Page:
13 June 2009

Smiffy's Herbal: Chamaemelum nobile - my old friend chamomile

OK, I posted a cry for help in identifying this and thanks to Ruby in Montreal and Denica in Amsterdam, it has been identified.

This my friends is Roman or English chamomile (Chamaemelum nobile), not to be mistaken for its taller, showier look-alike, German chamomile (Matricaria recutita). It is sometimes called "garden camomile" ground apple, low chamomile, or whig plant.

According to the University of Maryland Medical Center, they belong to different species but they are used similarly. Most research on chamomile has been done with German chamomile, which has similar, but not identical, active ingredients to its Roman cousin.
Roman chamomile originates in northwestern Europe and Northern Ireland, where it creeps close to the ground and can reach up to one foot in height.

Gray-green leaves grow from the stems, and the flowers have yellow centers surrounded by white petals, like miniature daisies. Its leaves are thicker than German chamomile, and it grows closer to the ground. The flowers smell like apples.
And it's related to asters, daisies, chrysanthemums, and ragweed. I is found in dry fields and around the edges of cultivated ground. It flowers in June and July.

Chamomile tea is good for fever and restlessness, particularly in children. It relieves anxiety and soothes tummy distress. It's a good wash for open wounds because it is antibacterial, anti fungal, and anti-viral and it reduces inflammation. It can even be made into a topical rub for painful joints, callouses, and swelling.

Chamomile is rules by the sun, its element is water and is said to rule sleep, love, and purification. Wash your hands in chamomile tea to draw money to you, burn it in your incense to bring peaceful sleep or fruitful meditation, and put chamomile flowers in your bath to attract love.

Seed the perimeter of your property with chamomile to dispel ill intent and dissolve animosity. (Interesting that it has grown at the end of the driveway in every home I have ever lived in.)

Roman chamomile doesn't seed particularly well, so to propgate it, it's easiest to divide and replant it every three years or so.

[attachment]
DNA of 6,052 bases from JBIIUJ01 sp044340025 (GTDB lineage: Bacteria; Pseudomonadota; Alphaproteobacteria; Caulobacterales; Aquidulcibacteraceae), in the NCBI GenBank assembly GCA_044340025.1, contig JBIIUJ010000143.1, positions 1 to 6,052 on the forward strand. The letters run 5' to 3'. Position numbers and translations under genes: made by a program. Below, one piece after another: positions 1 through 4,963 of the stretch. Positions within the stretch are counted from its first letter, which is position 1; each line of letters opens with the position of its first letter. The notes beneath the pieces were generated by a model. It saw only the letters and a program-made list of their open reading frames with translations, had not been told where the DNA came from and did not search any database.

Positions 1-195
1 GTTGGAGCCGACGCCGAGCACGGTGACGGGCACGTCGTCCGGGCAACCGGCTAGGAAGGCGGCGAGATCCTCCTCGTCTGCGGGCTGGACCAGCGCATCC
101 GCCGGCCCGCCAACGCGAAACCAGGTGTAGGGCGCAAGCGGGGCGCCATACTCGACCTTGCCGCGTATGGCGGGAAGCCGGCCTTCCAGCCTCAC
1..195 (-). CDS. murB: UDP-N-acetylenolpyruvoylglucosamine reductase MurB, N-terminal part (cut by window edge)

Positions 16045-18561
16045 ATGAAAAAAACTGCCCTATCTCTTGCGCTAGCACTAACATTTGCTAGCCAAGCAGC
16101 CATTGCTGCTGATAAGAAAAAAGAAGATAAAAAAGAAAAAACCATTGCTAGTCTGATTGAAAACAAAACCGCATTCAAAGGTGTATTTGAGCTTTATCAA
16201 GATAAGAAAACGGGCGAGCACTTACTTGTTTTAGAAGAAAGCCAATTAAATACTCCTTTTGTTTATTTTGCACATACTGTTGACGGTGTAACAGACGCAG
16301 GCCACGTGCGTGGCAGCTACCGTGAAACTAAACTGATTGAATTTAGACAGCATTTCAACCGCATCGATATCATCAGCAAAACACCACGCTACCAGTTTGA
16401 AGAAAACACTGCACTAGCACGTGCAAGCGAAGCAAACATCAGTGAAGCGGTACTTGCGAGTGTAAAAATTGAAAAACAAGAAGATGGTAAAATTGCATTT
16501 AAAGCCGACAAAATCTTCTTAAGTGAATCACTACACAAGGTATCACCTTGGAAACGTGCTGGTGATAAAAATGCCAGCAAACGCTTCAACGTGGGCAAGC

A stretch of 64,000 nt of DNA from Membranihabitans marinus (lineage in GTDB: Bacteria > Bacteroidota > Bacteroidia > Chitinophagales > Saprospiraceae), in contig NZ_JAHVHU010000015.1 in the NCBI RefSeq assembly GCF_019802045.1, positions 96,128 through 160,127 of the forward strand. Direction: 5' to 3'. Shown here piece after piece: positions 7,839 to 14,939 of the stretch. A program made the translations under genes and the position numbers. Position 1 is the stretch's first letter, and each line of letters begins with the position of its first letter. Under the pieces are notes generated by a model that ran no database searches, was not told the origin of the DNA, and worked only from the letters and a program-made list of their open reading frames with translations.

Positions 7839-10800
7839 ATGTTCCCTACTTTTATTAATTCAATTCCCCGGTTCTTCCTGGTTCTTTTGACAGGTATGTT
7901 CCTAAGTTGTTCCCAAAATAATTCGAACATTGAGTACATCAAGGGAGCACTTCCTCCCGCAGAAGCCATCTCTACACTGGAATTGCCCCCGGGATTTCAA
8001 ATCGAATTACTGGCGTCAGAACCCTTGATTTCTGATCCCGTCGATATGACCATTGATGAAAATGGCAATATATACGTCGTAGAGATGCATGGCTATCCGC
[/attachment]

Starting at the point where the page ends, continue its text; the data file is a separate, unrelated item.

My old pal chamomile -- so glad you have a name now!


  1. My son and I were just talking about this plant! He wants to know if it makes a good "lawn substitute". Apparently one of his goals is to gradually replace our back lawn with more useful plants, which I am all for. Do you think this is a good candidate?

    PS I am "absoulutely" loving your herb photos and info! Have you checked out the free herbal course on Susun Weed's website? Drakon and I just started it, plus I am still doing the very expensive Green Witch one.

  2. Hi, Gina!

    I don't know if you'd like it as a lawn substitute -- chamomile is very much a flower and ti doesn't clump up the way grass and other ground covers do. But as a part of a yard-sized herb garden, I think it would be wonderful!!

    So glad you're enjoying the herbal! I was wondering whether it was of interest to anyone but me. ;)

    I didn't know about the free herbal course over on Susun's site - -I have to check that out!!! Thanks!

    1. Hello. I hope that this posting will be seen, as I am responding to a 2009 post about Chamaemelum Nobile (Roman chamomile). Mine was sold as such and it looks like the photo you have above. But it never produces white petals on the yellow heads. Is it really chamomile and can I still use it for tea?


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